Secure Shell

Topic | v1 | created by jjones |

Secure Shell (SSH) is a cryptographic network protocol for operating network services securely over an unsecured network. Typical applications include remote command-line, login, and remote command execution, but any network service can be secured with SSH. SSH provides a secure channel over an unsecured network by using a client–server architecture, connecting an SSH client application with an SSH server. The protocol specification distinguishes between two major versions, referred to as SSH-1 and SSH-2. The standard TCP port for SSH is 22. SSH is generally used to access Unix-like operating systems, but it can also be used on Microsoft Windows. Windows 10 uses OpenSSH as its default SSH client and SSH server.Despite popular misconception, SSH is not an implementation of Telnet with cryptography provided by the Secure Sockets Layer (SSL).


subtopic of Computer science

Computer science is the study of computation and information. Computer science deals with theory of c...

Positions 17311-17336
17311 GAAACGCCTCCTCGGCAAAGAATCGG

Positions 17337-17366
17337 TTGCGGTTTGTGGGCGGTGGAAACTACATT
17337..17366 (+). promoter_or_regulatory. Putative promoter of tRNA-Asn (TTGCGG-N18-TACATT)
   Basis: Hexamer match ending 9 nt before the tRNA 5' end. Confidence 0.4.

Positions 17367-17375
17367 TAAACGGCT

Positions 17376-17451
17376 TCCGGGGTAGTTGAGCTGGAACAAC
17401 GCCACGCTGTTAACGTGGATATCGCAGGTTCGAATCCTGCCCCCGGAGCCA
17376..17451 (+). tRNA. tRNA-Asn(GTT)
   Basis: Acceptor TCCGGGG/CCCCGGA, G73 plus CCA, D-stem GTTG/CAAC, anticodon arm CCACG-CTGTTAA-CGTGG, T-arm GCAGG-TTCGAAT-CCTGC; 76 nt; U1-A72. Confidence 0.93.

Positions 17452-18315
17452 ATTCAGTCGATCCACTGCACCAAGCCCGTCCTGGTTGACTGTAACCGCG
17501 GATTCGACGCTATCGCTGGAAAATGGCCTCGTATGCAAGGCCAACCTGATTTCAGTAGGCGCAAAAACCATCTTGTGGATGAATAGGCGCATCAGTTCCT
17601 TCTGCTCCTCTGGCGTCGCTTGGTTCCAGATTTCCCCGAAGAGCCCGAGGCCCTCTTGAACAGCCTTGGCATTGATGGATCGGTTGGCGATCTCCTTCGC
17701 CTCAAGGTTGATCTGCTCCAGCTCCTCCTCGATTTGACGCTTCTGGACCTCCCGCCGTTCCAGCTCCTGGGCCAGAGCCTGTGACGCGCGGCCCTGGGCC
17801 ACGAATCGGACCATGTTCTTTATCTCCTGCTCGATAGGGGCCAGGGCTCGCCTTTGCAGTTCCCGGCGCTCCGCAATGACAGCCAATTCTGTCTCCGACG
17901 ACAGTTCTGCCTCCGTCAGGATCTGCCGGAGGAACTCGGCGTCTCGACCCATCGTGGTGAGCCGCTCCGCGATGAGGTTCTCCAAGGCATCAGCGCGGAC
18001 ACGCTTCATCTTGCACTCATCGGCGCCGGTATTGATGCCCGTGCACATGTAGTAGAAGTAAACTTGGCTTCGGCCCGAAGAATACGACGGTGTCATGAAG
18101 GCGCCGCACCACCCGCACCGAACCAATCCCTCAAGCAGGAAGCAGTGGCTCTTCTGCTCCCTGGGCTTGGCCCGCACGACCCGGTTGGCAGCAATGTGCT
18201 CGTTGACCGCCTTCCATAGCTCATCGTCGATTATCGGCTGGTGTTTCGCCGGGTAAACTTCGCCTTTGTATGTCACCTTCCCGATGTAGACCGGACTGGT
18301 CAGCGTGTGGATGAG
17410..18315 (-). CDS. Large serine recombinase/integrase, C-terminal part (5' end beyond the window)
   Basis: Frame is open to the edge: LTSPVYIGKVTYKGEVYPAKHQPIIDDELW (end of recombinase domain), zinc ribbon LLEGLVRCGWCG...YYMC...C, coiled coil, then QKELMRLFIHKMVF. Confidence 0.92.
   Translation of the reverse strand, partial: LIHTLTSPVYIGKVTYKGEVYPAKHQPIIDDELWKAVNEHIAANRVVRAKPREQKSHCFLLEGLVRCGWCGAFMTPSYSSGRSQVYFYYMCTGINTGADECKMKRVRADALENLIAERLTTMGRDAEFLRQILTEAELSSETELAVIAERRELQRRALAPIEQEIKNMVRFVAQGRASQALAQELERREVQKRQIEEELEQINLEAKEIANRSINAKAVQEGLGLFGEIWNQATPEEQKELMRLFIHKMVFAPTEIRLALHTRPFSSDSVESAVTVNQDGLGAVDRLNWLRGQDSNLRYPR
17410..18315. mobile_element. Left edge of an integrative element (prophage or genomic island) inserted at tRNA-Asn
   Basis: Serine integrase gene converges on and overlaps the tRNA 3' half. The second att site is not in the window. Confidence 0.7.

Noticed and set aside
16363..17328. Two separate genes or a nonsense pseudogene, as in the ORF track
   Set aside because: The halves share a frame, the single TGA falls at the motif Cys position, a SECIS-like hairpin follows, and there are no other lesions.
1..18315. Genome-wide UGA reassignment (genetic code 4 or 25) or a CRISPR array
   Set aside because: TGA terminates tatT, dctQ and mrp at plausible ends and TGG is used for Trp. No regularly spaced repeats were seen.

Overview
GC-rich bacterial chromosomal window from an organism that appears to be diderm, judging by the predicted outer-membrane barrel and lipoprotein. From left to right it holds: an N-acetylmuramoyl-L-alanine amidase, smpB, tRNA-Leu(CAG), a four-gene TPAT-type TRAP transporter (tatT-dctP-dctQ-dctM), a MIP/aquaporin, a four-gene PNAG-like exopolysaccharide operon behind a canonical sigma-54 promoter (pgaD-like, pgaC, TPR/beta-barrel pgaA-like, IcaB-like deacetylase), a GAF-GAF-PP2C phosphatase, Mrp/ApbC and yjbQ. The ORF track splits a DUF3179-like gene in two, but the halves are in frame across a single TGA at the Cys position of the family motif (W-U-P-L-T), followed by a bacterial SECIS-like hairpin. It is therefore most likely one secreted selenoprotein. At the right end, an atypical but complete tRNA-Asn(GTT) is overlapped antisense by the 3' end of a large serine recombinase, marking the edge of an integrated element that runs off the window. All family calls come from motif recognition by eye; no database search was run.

uses OpenSSH

OpenSSH (also known as OpenBSD Secure Shell) is a suite of secure networking utilities based on the S...

uses Dropbear

Dropbear is a software package written by Matt Johnston that provides a Secure Shell-compatible serve...

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treated in SSH Crash Course | With Some DevOps

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In this video we will learn the fundamentals of SSH along with some basic DevOps and Linux stuff. We...

treated in SSH Mastery: OpenSSH, PuTTY, Tunnels and Keys

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"Secure Shell (SSH) lets sysadmins securely manage remote systems. It’s powerful, complicated, and co...

treated in SSH Talk by Michael W. Lucas

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Chances are if you've recently logged into a Linux or UNIX machine remotely in the past decade you've...